If there’s one thing that Bangladesh does not lack in, it has got to be the amount of people pointing out what’s wrong with this country.
Opinion sections of all newspapers, talk shows on local TV, casual banter between uncles, friends, the cha wala, what have you -- all conversations flock to the same topic of debate.
This is wrong, that is wrong: The government, corruption, police, bribery, population, slums, NGOs, academics, reporters, the petty bourgeois, your neighbour.
Add to the list our favorite nouns, and we have ourselves a fairly convincing -- and most likely justified -- debunking of development.
Now, whether we are the way we are because we complain too much, or because of the structural violence we’ve endured from hundreds of years of colonisation and oppression of the masses in various forms, the concerns laid out aren’t all a pretense.
In fact, most people are just too tired of being stuck in traffic for unnecessarily long hours, broken roads, unavailable and unfit public transits … the list goes on.
And as much as I would like to harp on about how far we’ve come as a nation since independence -- which is another issue itself for possibly another day -- I can’t help but hop on the bandwagon of the pedantic, and point out the sad truth: The list keeps going on.
So, if one were to think and play the blame game a little bit more, perhaps the folks who sit in the central secretariat in Ramna should be the ones to point our fingers at. I mean, if the one body of authority looming over this tiny country, squeezed in between a “frenemy,” responsible for carrying out the task of providing the basics to its (albeit deluged) population, can’t do a proper job -- then maybe it’s time to change the constituents, and maybe even the framework of polity itself.
If the irksome reiterated statement of children being the ‘future of the nation’ is something we can bank on, we need to create a system that allows them to be the ‘backbone of our country’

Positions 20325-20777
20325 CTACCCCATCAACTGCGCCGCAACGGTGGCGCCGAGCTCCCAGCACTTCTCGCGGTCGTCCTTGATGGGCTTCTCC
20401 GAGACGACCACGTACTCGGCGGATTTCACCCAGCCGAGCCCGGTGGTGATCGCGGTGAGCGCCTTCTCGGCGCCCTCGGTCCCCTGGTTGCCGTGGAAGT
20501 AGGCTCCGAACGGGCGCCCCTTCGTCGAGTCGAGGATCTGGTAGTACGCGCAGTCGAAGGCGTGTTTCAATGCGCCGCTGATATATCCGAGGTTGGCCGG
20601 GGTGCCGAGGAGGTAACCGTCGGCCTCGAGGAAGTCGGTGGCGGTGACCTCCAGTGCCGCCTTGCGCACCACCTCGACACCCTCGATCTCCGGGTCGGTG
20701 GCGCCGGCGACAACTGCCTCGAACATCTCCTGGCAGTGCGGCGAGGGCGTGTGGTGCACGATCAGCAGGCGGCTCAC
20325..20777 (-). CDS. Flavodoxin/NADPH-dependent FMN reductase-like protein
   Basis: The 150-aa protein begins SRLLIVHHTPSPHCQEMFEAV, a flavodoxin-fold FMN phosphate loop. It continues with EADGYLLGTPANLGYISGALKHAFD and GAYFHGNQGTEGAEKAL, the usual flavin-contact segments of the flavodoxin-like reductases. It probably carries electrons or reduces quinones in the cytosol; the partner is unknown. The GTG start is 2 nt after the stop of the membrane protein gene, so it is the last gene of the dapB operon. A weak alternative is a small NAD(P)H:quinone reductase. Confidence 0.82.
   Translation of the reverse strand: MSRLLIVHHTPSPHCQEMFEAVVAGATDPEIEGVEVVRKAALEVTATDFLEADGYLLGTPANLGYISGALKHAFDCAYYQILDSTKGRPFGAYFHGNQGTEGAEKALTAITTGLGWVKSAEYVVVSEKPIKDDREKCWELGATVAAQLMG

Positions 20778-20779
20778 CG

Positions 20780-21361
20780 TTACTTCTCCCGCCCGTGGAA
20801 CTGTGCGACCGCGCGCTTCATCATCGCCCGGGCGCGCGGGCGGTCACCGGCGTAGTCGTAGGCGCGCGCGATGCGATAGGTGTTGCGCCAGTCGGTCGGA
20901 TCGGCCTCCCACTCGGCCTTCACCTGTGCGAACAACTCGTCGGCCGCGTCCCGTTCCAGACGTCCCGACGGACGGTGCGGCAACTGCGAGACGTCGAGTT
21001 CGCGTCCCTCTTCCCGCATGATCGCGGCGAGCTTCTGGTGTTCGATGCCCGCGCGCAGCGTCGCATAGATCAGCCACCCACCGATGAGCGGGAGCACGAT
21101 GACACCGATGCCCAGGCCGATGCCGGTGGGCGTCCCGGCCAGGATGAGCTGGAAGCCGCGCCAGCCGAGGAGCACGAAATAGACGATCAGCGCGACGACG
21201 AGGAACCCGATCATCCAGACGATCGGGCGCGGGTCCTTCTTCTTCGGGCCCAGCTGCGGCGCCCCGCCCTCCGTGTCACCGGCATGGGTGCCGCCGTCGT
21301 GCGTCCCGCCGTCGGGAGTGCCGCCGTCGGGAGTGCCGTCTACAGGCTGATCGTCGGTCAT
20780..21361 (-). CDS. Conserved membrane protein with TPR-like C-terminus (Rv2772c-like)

Maybe it is time for the older generations to finally step off of their thrones and we can have a body of governance not falling asleep during national assemblies.
But none of this blaming and shifting around the puzzle pieces actually point to a problem rooted deeper in the Bangladeshi society.
If the younger generation were to step up onto a platform where change could be brought, we would need the means to do so, and of course, incentives, to toil away for a vision of what Bangladesh could actually be.
And while that could very well be arranged, there’s another issue that keeps us away from moving up: We lack a culture of moving out.
While most people are expected to live with their parents until, at least, they get married -- and for women, there’s a chance of moving out after marriage -- that doesn’t happen until they’re at least, say, 25 years old? From even a glance at Dhaka, people do not live on their own until they’re well into their 30s.
This creates a culture of being tethered to familial comfort, and frankly, a sense of comfort that began from childhood and lasts that long could transform, rather subtly and sinisterly, into a lack of accountability. Towards ourselves, our careers, and, perhaps, to our nation. Most of us lose a good eight to 10 years of our adult lives not paying rent -- and thus not experiencing the struggle of making ends meet, not worrying about how we’ll eat and so on.
Our realisation of responsibility doesn’t really hit until much later, and by that time, the vigour and drive that a twentysomething would have, fizzles out.
Then it becomes about coming home from the nine-to-five job, taking care of the parents, maybe looking for a new apartment with the spouse and kids?
I understand the privileged lenses that I’ve got on when making the claims that moving out of ones parents’ house is not a custom we traditionally have, and that people don’t struggle to make ends meet -- and the peers that I’ve seen come to the capital to study are examples of that. But if it is indeed the privilege that I am speaking of, that opportunity needs to be taken advantage of.
And there are methods available to facilitate this madness.
From allowing young people to be able to find part-time jobs so they can pay rent, to making apartments affordable and landlords approachable -- this list, too, goes on.
But the first step is to really believe that change is possible.
Let’s face it, if the irksome reiterated statement of children being “the future of the nation” is something we can bank on, we need to create a system that allows them to be “the backbone of our country.”
Mollycoddling sons and assuming that daughters only belong in their father’s house and then the husband’s, are customs which are lethal for the changes that we would like to see in Bangladesh, whether in 10 years or 200.
Luba Khalili is a Sub-Editor at the Dhaka Tribune.